information you'll be collecting as you go along (phone numbers, names, dates
and times, addresses, etc.) you will soon be in a state of total chaos unless
you follow this advice. At the very least, you might want to get a pocket
calendar (to list appointments and deadlines), several file folders (to keep
copies of all correspondence) and a notebook (to maintain extensive notes on
conversations and leads).
SHARPEN YOUR JOB HUNTING SKILLS
Here is a positive
thought to keep in mind: the best jobs don't have to go to the most qualified
people ... they often go to the people who are the best job hunters! Such a
skill improves with continued use, just like the more you practice playing a
musical instrument, the better you get at it. So take advantage of any
programs that will help fine-tune your skill, such as the workshops and
assistance offered by the state Jobs and Benefits Center, as well as books on
the subject of finding employment ... such as the book which contains these
"ten commandments" -- The
Job Seekerís Guide to Success..
EXPAND YOUR HORIZONS
Being successful at the
job hunting game will require a change in the way you play it. If you have
only been using the help wanted ads in the newspaper, for instance, you will
definitely need to broaden your horizons and try some new methods. If youíre
a person who finds change too difficult, it may surprise you to know that
resisting change sometimes takes more energy than actually implementing the
changes! Moving beyond your "comfort zone" is the only way to insure
achieving the best possible results. Learn some new techniques, incorporating
them into your routine.
BELIEVE IN YOURSELF AND YOUR
It's a wonder what you
can accomplish if you have a little faith in yourself, truly believing that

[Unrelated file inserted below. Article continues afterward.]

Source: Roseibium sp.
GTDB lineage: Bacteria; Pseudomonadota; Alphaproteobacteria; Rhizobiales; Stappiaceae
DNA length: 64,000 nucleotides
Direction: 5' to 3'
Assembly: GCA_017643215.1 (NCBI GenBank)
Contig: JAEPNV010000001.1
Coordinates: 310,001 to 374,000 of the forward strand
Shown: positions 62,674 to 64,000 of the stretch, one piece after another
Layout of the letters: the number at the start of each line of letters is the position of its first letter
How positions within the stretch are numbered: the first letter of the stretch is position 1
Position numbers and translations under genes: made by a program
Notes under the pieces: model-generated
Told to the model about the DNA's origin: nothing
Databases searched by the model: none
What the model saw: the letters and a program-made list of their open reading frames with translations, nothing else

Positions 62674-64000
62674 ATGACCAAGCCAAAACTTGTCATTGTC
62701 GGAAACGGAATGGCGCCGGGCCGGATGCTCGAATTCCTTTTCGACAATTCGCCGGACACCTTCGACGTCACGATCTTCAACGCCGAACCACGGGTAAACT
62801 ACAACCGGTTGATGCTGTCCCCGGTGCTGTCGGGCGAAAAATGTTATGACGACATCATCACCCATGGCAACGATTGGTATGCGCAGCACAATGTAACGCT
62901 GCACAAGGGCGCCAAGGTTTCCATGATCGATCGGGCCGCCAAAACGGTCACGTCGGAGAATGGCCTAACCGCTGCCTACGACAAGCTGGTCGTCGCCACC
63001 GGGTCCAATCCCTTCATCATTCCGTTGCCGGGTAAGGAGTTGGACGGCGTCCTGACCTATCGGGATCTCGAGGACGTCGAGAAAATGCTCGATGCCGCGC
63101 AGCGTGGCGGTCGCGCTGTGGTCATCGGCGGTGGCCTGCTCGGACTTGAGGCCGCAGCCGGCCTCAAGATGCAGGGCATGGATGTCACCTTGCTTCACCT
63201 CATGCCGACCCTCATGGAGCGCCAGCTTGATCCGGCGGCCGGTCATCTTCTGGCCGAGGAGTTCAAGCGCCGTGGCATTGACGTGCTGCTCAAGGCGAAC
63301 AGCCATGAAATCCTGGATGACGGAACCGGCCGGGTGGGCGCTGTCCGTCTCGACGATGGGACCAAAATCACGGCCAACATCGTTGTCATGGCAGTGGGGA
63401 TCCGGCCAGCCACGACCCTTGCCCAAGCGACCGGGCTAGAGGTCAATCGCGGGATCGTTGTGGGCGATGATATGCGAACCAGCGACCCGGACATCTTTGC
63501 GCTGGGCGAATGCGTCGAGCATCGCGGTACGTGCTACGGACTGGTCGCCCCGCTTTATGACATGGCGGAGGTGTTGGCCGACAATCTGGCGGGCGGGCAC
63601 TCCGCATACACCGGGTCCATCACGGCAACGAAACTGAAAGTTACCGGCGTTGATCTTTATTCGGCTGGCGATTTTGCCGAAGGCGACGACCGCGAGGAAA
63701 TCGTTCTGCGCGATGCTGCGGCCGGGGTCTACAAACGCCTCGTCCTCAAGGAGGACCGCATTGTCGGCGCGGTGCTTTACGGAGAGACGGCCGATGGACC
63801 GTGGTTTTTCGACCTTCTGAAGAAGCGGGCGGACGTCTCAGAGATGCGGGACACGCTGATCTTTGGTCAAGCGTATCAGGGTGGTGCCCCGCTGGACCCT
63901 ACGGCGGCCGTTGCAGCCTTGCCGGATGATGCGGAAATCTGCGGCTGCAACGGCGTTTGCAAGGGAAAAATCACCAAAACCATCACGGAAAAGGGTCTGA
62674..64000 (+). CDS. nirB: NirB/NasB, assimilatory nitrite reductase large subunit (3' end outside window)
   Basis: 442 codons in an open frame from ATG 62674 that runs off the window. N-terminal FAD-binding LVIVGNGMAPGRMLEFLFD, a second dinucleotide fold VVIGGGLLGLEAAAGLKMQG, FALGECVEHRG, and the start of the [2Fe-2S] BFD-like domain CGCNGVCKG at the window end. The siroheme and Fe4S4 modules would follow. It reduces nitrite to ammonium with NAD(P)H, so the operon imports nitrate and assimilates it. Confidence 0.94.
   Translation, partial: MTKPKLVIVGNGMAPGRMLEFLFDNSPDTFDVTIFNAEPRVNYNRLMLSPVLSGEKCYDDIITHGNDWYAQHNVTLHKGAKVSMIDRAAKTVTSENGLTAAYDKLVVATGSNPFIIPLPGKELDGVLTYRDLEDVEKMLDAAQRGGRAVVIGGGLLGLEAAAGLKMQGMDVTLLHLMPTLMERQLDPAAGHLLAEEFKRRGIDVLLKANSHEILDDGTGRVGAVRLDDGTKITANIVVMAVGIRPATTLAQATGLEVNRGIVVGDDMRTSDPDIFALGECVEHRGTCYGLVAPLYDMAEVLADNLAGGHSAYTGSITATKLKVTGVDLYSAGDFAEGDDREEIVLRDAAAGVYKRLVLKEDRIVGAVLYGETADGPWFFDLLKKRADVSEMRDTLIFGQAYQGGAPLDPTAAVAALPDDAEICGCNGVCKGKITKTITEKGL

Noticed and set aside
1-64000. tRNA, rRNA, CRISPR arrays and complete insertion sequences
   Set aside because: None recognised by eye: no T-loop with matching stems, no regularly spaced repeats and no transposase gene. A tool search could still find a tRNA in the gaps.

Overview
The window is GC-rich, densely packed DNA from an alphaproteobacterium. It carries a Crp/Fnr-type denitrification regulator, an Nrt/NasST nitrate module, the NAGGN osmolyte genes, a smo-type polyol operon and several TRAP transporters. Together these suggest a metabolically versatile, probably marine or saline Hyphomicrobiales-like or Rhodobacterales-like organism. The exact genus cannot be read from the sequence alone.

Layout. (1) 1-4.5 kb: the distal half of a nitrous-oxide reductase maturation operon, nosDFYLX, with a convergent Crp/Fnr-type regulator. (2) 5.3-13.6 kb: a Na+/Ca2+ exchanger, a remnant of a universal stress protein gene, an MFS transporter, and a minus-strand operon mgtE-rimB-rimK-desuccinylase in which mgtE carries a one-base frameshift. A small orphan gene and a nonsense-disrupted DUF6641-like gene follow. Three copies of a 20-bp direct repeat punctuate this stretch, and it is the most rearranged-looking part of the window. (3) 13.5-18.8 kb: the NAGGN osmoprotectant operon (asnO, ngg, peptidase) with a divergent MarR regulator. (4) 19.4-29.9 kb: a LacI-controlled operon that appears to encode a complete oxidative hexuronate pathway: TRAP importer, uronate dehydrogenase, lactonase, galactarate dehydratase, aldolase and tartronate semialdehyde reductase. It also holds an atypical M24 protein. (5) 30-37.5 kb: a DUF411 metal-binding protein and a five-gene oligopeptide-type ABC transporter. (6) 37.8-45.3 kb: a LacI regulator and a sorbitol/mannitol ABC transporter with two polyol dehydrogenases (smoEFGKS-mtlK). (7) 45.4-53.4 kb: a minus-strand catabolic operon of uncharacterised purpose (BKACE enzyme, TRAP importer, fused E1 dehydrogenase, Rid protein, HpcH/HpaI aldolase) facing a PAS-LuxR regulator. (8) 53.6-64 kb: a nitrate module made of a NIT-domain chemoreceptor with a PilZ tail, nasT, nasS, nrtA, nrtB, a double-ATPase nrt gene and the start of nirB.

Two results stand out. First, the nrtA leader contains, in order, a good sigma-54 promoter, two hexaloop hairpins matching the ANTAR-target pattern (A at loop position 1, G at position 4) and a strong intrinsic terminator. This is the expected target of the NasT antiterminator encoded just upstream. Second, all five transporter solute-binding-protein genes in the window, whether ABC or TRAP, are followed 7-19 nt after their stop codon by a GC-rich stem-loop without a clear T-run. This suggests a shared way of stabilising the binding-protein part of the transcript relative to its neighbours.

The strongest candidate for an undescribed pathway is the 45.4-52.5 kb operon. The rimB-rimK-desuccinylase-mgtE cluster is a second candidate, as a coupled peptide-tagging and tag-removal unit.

you are the best person for the job. Remember, you have to sell yourself to
the individual who has the power to hire you. Youíre going to have a weak
case if you lack conviction. A famous figure once said: "To get others to
believe in you, you must first believe in yourself." Then and only then
can you make some headway.
For example, have you
ever purchased a product from a salesman even though you couldnít afford it?
I have. If he convinces me that I canít live without the thingamajig, if he
convinces me that using it has changed his life, I canít resist. Iím drawn
to it like a moth to a floodlight. Injecting some zeal and conviction into
your presentation could very well draw your prospective employer, too.
1998-2005 by Deborah M. McGeorge.
All rights reserved. Reproduction or publication of the contents of this
in any manner -- electronic or otherwise -- without written permission
is prohibited. Appropriate action will be taken.
These ten guidelines
will help you to conduct a fruitful job hunting campaign. But HOW can your
resume, cover letter, job application, interview, and follow-up methods be
used as powerful sales tools? What are some effective techniques to find
unadvertised jobs and eliminate the competition? What free sources on the
Internet can be tapped into? How do you convince an employer to hire you and
to pay you what youíre worth? How do you avoid falling face first into the
traps commonly set by interviewers? What will help alleviate the depression
that comes along with searching for a job?
For answers to these
and many more questions, send for The
Job Seekerís Guide to Success -- a guidebook
packed with from-the-trenches advice of numerous experts and successful job
seekers. It will show you how to launch a job hunting campaign from start to
finish and will supply you with the tools you need to succeed ... delivered
right to your mailbox!
How to obtain your